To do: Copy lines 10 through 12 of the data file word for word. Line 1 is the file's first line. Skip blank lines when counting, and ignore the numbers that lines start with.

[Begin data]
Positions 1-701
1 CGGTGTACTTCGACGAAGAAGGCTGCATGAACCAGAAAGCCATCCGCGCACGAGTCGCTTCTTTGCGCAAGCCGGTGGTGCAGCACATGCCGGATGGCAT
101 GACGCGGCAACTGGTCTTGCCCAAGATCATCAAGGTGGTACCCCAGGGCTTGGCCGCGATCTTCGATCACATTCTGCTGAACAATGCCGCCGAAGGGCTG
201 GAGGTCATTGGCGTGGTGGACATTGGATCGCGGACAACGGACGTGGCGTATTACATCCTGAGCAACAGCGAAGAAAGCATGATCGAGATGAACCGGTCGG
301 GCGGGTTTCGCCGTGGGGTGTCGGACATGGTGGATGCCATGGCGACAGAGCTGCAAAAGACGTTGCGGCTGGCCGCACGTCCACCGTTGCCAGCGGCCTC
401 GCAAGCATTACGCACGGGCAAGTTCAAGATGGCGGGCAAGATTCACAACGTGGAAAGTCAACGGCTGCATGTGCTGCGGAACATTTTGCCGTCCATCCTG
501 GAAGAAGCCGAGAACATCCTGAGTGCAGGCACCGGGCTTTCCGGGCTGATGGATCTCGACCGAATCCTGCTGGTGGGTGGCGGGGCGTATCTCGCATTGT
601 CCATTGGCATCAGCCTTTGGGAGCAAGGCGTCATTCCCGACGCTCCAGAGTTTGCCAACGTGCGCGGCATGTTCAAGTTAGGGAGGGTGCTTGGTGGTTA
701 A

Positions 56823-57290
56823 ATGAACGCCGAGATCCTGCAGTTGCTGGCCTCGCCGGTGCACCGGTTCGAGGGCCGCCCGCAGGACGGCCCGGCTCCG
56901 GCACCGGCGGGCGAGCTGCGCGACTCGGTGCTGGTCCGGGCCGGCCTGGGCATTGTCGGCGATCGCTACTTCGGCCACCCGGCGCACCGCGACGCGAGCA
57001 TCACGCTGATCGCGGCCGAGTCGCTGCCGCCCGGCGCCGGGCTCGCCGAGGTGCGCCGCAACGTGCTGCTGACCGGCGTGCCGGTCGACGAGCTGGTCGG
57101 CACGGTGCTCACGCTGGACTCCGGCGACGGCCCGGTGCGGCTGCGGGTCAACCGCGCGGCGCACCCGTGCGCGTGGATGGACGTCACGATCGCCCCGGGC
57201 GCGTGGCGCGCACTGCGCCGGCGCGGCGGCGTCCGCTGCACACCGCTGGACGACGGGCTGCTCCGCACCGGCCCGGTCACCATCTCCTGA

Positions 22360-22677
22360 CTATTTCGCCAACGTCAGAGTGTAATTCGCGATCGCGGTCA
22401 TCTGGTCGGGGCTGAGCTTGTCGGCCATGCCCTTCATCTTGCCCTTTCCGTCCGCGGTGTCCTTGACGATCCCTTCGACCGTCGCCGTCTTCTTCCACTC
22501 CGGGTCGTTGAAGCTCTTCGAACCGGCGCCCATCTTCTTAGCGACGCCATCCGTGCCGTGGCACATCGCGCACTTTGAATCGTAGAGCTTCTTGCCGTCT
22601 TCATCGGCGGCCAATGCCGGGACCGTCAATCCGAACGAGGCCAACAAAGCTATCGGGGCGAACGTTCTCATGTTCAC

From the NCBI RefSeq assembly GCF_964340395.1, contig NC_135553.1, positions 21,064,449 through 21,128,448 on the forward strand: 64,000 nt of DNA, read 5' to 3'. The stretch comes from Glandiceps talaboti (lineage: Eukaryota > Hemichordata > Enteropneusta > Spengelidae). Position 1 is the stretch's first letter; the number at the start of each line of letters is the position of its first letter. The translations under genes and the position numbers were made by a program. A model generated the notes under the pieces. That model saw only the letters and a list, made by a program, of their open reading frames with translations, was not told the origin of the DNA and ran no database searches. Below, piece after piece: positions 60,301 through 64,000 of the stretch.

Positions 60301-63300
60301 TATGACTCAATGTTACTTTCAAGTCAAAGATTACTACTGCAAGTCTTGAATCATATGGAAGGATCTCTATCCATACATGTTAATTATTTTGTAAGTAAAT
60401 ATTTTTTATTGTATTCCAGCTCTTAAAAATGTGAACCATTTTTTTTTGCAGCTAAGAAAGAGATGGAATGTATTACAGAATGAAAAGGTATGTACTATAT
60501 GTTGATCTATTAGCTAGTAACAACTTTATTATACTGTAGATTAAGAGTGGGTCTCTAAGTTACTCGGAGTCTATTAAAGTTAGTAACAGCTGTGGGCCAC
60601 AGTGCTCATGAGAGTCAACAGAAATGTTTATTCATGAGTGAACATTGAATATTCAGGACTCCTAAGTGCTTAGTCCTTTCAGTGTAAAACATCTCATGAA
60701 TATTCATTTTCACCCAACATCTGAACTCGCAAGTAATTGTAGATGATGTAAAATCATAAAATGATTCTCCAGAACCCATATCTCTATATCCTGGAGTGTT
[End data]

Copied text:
Positions 56823-57290
56823 ATGAACGCCGAGATCCTGCAGTTGCTGGCCTCGCCGGTGCACCGGTTCGAGGGCCGCCCGCAGGACGGCCCGGCTCCG
56901 GCACCGGCGGGCGAGCTGCGCGACTCGGTGCTGGTCCGGGCCGGCCTGGGCATTGTCGGCGATCGCTACTTCGGCCACCCGGCGCACCGCGACGCGAGCA